Action plan on alcohol put back until September

Wednesday, July 18, 2012

The Cabinet has put the much-anticipated action plan on alcohol back until September, the Irish Examiner understands.

Fiona Ryan of Alcohol Action Ireland last night said she was “shocked and disappointed” and said it was time the Government “prioritised national interests”.

The move comes amid a war of words between senior members of Fine Gael and Labour over the plan, with Justice Minister Alan Shatter accusing Labour chairman Colm Keaveney of living in “fantasy land”.

Mr Shatter made the attack after Mr Keaveney claimed the Cabinet had been “influenced” by lobbying from the alcohol industry against the plan, drafted by drugs strategy minister Roisín Shortall.

Several sources confirmed the action plan will not be discussed at the last cabinet meeting before the summer recess next week. Sources said the Cabinet decided at its meeting yesterday to defer the document until September.

The move will be seen as a significant setback for Ms Shortall, who on Monday publicly said the Cabinet was going to decide yesterday whether or not to back her plan.

Both Mr Shatter and Taoiseach Enda Kenny yesterday said it had not been on the cabinet agenda for Tuesday’s meeting.

Ms Shortall said on Monday that “now is the time for action” and said if the green light was given she would hope to have legislation in place in September to start implementing the plan.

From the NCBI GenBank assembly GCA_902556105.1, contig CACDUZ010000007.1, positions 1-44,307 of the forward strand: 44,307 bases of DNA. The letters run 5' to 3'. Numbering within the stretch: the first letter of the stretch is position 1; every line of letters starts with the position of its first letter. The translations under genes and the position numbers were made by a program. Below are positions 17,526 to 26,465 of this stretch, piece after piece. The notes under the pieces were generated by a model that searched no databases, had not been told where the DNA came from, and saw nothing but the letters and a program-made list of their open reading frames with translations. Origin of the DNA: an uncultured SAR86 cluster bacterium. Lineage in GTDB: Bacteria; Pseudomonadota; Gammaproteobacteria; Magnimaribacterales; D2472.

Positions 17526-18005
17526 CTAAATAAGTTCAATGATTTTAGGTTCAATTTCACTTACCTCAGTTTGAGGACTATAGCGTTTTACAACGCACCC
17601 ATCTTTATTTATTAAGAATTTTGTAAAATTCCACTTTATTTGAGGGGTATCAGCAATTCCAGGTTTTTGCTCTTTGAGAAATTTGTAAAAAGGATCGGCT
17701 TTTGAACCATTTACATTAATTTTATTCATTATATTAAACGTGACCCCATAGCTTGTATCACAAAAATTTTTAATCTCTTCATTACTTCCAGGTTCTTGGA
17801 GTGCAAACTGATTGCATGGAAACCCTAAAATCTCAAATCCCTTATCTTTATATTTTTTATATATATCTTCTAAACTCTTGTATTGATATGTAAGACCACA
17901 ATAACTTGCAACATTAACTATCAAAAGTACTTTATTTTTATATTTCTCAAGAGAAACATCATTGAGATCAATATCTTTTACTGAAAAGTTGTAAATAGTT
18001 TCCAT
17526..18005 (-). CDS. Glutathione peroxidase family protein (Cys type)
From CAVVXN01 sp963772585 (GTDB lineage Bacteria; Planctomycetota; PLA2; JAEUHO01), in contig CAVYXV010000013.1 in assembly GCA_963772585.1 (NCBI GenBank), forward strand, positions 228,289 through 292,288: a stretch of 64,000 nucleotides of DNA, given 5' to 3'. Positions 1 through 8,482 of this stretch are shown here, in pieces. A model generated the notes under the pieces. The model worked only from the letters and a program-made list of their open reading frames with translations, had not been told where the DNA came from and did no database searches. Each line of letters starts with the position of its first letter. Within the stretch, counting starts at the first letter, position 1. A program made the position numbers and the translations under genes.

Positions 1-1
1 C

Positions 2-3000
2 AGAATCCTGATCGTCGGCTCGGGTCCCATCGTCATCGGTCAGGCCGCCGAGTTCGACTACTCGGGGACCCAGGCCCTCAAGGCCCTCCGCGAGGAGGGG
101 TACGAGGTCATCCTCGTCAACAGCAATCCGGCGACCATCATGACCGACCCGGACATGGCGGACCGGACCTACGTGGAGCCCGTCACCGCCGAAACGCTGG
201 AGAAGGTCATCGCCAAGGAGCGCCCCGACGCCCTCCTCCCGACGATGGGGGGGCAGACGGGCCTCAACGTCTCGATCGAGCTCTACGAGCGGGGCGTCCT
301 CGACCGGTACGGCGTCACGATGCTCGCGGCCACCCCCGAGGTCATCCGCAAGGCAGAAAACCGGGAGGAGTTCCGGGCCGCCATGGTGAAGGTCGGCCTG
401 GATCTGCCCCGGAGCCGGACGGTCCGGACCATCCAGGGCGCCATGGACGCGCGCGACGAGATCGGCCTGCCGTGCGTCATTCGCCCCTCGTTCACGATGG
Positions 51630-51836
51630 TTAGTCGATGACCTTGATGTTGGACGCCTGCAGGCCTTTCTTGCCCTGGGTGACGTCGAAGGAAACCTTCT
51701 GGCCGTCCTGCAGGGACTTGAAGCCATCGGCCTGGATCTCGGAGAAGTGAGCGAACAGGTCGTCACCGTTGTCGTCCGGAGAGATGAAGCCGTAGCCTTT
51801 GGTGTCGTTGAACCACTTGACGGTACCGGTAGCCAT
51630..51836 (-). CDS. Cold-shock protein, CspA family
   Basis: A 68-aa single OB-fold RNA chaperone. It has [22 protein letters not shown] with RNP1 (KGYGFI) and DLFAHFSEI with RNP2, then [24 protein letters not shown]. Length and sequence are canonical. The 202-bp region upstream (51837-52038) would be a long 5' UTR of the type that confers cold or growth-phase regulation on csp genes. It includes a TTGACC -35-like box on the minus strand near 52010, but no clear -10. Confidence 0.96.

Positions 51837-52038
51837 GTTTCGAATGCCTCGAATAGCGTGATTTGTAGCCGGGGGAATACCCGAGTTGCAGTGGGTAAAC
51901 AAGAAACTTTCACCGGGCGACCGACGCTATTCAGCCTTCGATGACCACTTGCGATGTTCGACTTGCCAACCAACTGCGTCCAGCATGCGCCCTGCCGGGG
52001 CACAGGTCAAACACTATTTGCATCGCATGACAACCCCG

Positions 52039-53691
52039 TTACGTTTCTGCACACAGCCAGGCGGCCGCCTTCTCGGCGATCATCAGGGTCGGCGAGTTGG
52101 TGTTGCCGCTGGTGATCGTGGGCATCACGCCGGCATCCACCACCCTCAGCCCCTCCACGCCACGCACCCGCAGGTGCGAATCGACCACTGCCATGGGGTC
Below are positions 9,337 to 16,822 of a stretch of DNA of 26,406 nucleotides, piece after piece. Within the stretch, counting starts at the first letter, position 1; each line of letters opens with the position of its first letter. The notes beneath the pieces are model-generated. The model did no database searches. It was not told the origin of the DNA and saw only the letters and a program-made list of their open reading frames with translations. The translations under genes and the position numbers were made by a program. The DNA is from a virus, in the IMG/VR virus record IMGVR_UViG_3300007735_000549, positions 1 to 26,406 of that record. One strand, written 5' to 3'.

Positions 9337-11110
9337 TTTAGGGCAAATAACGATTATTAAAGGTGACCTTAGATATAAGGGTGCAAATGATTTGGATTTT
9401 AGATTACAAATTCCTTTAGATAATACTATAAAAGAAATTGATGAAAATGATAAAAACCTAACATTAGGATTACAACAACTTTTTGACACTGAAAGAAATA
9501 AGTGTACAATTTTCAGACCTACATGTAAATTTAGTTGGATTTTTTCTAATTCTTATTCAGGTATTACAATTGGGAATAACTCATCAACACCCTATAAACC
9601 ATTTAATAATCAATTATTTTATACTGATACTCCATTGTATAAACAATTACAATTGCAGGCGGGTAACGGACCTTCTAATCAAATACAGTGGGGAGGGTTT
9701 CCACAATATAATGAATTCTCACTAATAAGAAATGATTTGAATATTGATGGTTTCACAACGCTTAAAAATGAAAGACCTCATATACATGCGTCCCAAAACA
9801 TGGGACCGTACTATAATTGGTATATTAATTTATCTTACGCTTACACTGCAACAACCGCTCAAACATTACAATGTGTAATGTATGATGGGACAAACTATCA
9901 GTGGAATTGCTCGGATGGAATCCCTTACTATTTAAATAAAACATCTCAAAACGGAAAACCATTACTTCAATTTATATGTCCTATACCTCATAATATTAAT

Speaking on RTÉ radio yesterday, Mr Keaveney expressed concerns that the drinks industry had managed to affect decisions at the highest levels of the Government.

“It would appear to me that corporate representations on the role of alcohol is having an influence in Cabinet. That’s my personal view.”

Asked to comment on this, Mr Shatter said: “I’m afraid the chairman of the Labour Party is somewhere lost in fantasy land on that particular issue. I certainly haven’t, and none of my colleagues have, been taken over by the drinks industry. This is all a piece of fantasy and fiction.”

Responding last night, Mr Keaveney said: “I think the minister should take a rest from things. Over the course of the summer, he should drop into A&E units and realise the number of public beds taken up by alcohol related issues. His choice of words is regrettable, in light of the devastation families are dealing with day to day.”

Public health specialist Dr Joe Barry said he was disappointed the plan was not agreed by the Cabinet.